Discussion Author: Chun W Chen
The etiology of portal venous thrombosis is varied. Extrinsic compression of the vessel by a mass, infection, trauma, pancreatitis, hepatic venous obstruction and hypercoagulable states are common causes. This patient had a history of pulmonary embolism and is being worked up for hypercoagulable states.
Thrombosis may be acute or chronic in nature and is sometimes difficult to differentiate. Chronic thrombosis results in collateral vessels and these small vessels may be the only remaining vessels with the portal vein atrophied. The liver can be affected with differential attenuation which is not seen on these images.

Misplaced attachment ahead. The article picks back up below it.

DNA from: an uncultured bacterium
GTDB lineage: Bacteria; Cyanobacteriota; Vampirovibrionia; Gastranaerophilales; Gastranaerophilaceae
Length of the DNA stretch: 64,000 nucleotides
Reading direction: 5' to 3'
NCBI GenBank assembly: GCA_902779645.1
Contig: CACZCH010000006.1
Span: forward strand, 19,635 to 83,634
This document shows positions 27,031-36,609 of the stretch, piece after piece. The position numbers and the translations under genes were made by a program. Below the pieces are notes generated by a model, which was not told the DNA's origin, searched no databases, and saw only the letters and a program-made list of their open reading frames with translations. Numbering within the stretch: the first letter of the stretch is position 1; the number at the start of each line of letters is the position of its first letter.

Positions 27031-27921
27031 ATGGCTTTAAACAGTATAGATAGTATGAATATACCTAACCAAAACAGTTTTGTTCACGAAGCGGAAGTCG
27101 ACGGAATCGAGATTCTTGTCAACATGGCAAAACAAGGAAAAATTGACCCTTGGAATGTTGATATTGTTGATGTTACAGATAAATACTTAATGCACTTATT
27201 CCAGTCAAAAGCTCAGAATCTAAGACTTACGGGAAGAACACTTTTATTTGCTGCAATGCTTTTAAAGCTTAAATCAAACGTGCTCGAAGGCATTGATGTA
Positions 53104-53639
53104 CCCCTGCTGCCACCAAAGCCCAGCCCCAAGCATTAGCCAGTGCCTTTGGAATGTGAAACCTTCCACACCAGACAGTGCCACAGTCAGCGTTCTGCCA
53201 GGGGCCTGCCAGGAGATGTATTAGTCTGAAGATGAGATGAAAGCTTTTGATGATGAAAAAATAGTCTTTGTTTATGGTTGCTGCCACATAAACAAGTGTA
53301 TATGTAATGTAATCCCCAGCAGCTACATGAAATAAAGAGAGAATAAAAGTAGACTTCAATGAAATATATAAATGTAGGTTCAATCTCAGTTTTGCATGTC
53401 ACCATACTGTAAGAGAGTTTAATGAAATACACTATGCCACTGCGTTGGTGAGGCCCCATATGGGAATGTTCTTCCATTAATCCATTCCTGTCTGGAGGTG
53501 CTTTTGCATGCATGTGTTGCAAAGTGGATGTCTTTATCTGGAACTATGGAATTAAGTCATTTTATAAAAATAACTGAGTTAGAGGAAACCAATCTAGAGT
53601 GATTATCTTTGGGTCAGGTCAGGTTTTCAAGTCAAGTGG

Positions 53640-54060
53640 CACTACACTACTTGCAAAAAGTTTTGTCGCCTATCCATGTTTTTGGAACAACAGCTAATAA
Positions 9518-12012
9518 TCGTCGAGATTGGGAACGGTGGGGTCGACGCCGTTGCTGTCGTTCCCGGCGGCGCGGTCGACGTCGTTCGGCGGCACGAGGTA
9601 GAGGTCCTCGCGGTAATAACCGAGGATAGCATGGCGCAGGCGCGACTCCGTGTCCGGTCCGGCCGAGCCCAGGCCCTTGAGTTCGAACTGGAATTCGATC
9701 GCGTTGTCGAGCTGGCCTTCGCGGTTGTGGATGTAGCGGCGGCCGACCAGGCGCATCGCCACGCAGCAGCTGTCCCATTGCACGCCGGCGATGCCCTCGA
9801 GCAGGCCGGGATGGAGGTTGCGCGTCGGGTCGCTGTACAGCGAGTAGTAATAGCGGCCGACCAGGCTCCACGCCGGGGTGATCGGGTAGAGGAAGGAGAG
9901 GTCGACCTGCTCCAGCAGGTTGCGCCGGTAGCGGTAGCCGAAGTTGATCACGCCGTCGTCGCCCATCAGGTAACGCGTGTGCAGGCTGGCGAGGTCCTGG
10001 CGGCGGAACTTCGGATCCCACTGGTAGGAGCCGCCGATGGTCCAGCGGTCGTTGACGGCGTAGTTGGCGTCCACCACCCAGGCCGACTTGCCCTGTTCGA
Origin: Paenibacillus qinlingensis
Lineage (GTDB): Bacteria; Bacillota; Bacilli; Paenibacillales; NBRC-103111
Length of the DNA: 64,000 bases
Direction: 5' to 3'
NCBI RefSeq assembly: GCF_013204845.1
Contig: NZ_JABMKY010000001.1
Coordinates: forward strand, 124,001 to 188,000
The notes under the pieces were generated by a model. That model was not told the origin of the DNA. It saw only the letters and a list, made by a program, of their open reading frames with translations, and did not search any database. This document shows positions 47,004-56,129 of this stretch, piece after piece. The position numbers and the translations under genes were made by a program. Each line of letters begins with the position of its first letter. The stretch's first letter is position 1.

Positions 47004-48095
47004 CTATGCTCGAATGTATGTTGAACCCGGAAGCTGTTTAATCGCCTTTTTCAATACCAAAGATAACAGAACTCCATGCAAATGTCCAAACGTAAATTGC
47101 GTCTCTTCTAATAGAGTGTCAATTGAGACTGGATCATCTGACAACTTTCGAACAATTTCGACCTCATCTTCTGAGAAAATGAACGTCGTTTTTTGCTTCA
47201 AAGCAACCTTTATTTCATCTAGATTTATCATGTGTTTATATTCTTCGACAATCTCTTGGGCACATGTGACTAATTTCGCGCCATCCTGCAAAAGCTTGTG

Acute mesenteric venous thrombosis cause congestion, edema, and hemorrhage and necrosis. Symptoms are usually gradual and over 1 week period. 10% of intestinal ischemia is caused by mesenteric venous thrombosis. Causes are similar to portal vein thrombosis.
Anticoagulation is the therapy of choice.
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